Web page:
Brewing Wastewater in a Small Town
One of the most common questions we get while working on our plans to open a brewery & taproom in a small town, and on septic, is how will we handle the large volume of wastewater and organic solids that are the inevitable by-product of the brewing process? Well, thankfully science and economics play a major role in how we will achieve a neutral footprint with our wastewater and organic waste (yeast, trub, spent grain, etc….). To understand how this works, let's first explore the brewing process and the major areas where waste by-products are produced:
As you can see, there are different areas where waste is produced either as recoverable solids or soluble waste (waste water). One of the first areas of waste is spent grain after lautering (separating liquid from grain). Spent grain for the layman is simply the rinsed used grain that has been utilized to produce the liquid called “wort” that will be boiled, cooled, and fermented to become beer. Spent grain is an easy byproduct to up-cycle as an alternative feed option for farmers. So this first recoverable solid will be sent to farms and utilized once more to feed livestock.
The final products of the brewing process are of course beer, and the two by-products are recoverable solids and soluble waste. As a brewery who will be on septic, neither of these byproducts can feasibly be dumped down the drain. Even on systems that are attached to the municipal sewer, recoverable solids which are high in BOD (biochemical oxygen demand) should never be dumped down the drain as this can wreak havoc on sewer systems. In fact, many municipalities have started assessing higher surcharges or regulating heavily the amount of solids being dumped by a brewery into municipal sewer.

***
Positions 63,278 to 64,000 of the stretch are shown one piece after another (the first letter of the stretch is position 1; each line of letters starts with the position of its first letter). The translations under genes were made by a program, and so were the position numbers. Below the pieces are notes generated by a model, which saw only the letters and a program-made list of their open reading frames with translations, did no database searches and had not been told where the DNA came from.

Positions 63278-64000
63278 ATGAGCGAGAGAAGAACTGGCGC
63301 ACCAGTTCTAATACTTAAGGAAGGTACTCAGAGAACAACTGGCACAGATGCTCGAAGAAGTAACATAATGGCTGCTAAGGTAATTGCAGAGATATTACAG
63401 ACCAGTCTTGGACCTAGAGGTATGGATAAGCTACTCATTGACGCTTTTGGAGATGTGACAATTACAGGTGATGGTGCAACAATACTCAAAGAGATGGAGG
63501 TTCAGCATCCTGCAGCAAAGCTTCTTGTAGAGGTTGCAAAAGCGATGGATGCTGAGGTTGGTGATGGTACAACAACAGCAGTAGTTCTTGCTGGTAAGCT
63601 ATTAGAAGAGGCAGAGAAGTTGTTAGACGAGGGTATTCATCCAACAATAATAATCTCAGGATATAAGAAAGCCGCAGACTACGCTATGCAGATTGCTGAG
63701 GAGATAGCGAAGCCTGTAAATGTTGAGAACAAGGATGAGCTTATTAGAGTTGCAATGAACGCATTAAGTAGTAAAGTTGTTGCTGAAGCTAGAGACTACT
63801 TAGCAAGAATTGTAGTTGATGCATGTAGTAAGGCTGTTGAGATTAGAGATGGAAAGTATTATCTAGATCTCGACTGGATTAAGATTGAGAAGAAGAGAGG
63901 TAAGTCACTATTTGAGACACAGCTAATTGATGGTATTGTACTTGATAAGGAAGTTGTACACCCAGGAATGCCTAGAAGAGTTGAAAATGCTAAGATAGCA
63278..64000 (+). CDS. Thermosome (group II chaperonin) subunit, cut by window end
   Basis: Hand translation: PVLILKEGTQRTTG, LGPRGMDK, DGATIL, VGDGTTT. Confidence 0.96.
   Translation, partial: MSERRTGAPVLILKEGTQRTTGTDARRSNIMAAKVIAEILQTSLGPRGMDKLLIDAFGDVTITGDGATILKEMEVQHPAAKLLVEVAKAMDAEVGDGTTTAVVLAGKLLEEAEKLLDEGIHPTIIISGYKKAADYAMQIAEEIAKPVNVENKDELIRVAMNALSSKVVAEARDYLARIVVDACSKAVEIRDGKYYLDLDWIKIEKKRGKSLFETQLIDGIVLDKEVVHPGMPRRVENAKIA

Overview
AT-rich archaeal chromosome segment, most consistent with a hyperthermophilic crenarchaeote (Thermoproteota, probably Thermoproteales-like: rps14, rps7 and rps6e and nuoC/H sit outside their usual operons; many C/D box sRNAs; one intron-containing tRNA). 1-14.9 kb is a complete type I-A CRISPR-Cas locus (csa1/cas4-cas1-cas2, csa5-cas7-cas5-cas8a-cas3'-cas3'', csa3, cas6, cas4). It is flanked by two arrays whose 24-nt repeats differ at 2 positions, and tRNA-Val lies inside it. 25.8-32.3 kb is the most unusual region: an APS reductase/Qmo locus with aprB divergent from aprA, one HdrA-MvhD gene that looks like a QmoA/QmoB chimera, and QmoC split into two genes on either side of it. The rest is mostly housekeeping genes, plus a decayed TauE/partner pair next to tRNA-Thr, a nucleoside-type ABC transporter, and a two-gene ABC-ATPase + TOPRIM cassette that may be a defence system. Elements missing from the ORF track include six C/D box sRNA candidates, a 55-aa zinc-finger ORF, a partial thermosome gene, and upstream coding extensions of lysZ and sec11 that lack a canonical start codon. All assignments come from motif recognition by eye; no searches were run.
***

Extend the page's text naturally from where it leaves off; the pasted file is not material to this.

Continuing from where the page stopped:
Since we will be on sceptic, we have already gone to great lengths to determine how we will treat our recoverable solids, which will consist of a screen filtering process and further refinement to separate soluble waste from the viscous waste and turn our recoverable solids into biosolids that then are once again desirable for farmers to utilize in further agricultural application.
Now that we have discussed our ability to upcycle as much as our solid waste as possible, let’s turn to soluble waste (waste water). Of course, once again, we can’t dump it down the drain into a septic system, so where does it go? Well, our brewhouse drains will lead to an onsite treatment solution that will first ph balance our wastewater, run through filtration that will reduce any BOD to nominal levels and then collect in a holding tank as clean water ready to be used for many applications including irrigation of our facilities landscaping and even neighboring commercial centers.
While this is very much so a very high level overview of how a brewery in our unique situation will deal with our byproducts, we hope it has given you a better glimpse into the inner workings of the brewing process and the responsibility of a brewery to be stewards of the environment by being cautious and careful on how they deal with their waste. We believe that this is a model many breweries should be utilizing as it allows for less water use overall and allows another cycle of use for the organic byproducts of the brewing process.